(Top) Panoramic view of Ghardaia. A Jewish wedding in Ghardaia in the 1960s (Photos: Maurice Attia)
It's a fair bet that not many Jews will shed a tear at the passing of the 'father' of independent Algeria, Ahmed Ben Bella, who died yesterday aged 95. He founded the FLN, which fought the war of independence against the French and was ultimately responsible for the mass exodus of 'pieds noirs' and Jews from Algeria in 1962. Yet some Jews were fervent admirers of Ben Bella or were activists for his brand of independence or socialism : Paul Benalloul, Daniel Timsit, Marylise Benhaim and Catherine Lévy became known as the 'pieds rouges'.
The expulsion of the Jews of Algeria is often justified because the Jews were, as French citizens, tarred with the French colonial brush. However, not all were citizens - notably the Jews of the sub-Saharan territories of Ghardaia and M'zab. Under the Decret Cremieux of 1870, only the Jews of the three northern provinces of Algiers, Oran and Constantine were eligible for French citizenship, the southern territories not yet having been pacified and brought under military control.
According to an article by Charles Kleinkenecht, a French government official, the Jews only took up French citizenship in extremis, three months after the ceasefire took hold and 20 days before the vote for independence. By then, the Jewish residents of these territories were in a state of panic. Young Muslims had been threatening to kill them, loot their homes and kidnap their women. Women were harassed in the streets, insults hurled and Jewish schoolchildren beaten up. Gangs began crowding around the Jewish quarter and had to be dispersed by the forces of law and order. Jewish businesses were boycotted and property sales to Muslims prohibited. " The Jews came naked and will leave naked," it was said.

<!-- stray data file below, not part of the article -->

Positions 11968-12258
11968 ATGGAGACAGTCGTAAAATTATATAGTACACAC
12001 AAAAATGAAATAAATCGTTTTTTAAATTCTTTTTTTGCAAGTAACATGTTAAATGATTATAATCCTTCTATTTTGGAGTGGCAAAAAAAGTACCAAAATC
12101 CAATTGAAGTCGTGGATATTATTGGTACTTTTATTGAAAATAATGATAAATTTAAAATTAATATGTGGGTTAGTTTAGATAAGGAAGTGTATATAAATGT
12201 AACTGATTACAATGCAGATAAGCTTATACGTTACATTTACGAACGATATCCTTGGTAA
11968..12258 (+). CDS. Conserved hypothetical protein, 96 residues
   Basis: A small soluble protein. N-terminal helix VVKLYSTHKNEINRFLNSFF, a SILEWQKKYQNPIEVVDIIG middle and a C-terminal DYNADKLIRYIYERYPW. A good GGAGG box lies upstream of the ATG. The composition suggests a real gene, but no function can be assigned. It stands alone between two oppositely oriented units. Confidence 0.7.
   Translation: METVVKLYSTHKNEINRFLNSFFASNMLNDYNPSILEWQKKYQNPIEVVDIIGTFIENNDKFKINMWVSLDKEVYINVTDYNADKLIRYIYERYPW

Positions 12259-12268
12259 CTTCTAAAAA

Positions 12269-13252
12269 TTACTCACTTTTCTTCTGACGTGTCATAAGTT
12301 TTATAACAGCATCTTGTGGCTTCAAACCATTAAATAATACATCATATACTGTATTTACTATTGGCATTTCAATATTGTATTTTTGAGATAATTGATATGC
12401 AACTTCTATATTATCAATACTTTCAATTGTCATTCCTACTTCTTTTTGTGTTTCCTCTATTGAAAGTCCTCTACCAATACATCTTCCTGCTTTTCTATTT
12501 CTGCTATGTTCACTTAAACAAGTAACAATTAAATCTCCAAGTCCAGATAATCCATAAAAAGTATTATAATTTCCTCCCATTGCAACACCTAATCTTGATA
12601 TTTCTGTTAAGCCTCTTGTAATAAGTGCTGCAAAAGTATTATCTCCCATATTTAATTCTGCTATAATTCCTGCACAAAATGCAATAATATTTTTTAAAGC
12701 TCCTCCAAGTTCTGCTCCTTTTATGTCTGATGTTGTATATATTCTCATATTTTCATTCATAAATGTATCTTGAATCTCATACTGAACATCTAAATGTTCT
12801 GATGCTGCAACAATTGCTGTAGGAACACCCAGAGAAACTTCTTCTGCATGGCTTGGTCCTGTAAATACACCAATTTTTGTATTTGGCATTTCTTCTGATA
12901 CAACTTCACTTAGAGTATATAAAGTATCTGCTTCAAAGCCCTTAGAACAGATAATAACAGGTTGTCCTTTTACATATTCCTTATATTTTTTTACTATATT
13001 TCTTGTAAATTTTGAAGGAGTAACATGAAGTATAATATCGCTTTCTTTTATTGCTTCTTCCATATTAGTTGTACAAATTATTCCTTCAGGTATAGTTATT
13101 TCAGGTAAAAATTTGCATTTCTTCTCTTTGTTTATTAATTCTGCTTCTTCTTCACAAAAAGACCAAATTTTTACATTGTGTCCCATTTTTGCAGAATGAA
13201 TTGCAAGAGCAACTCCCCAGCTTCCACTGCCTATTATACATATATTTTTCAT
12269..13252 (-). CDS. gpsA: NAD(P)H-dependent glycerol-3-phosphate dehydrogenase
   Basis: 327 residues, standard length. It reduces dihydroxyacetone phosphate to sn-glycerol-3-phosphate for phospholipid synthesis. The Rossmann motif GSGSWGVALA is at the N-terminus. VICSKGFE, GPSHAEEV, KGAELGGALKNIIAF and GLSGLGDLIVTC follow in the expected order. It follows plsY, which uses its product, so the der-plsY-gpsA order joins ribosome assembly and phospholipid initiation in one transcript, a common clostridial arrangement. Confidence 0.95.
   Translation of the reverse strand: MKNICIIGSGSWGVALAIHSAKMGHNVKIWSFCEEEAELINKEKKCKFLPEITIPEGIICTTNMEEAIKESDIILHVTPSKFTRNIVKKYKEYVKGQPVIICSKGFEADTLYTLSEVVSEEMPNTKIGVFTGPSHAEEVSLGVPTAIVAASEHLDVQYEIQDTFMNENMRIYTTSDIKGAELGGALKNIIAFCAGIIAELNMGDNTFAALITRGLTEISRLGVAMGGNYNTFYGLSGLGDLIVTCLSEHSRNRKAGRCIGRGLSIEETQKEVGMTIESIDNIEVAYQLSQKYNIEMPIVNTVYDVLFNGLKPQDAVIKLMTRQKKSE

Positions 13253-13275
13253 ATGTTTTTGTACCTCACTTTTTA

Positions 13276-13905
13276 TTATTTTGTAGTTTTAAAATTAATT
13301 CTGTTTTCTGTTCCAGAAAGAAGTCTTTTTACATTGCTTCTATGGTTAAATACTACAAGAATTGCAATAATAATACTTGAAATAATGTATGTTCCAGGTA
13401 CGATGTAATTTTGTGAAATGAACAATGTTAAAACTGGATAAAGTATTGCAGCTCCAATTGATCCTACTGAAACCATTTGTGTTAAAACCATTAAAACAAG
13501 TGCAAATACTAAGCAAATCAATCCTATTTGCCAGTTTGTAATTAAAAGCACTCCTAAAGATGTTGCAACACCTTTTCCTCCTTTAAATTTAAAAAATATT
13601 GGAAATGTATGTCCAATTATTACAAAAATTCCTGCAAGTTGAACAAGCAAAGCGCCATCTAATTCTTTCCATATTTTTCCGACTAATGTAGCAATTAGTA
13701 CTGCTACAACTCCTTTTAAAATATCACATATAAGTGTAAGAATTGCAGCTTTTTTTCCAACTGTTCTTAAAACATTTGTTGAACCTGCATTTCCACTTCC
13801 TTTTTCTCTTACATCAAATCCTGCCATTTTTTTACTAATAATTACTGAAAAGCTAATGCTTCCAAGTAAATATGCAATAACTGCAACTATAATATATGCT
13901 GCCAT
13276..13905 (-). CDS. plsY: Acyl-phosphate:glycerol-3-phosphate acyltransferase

The Jews feared a return to the bad old days of the Kanoun, Dhimmi status. At the beginning of 1962, Ben Bella was making a fearful impression with his speeches vowing that some 100,000 troops of an independent Algeria would join Arab forces to annihilate Israel. The Jews were convinced that one day they would become hostages at the mercy of the Algerians.
Some 900 Jews were airlifted from southern Algeria to Marseille, it being considered too dangerous for them to journey by land to Algiers. The community buried their holy books in the cemetery and left with 17 Torah scrolls. By 1st July 1962, the exodus was complete. Three merchants stayed behind, hoping they might salvage some of their property, but eventually they too left.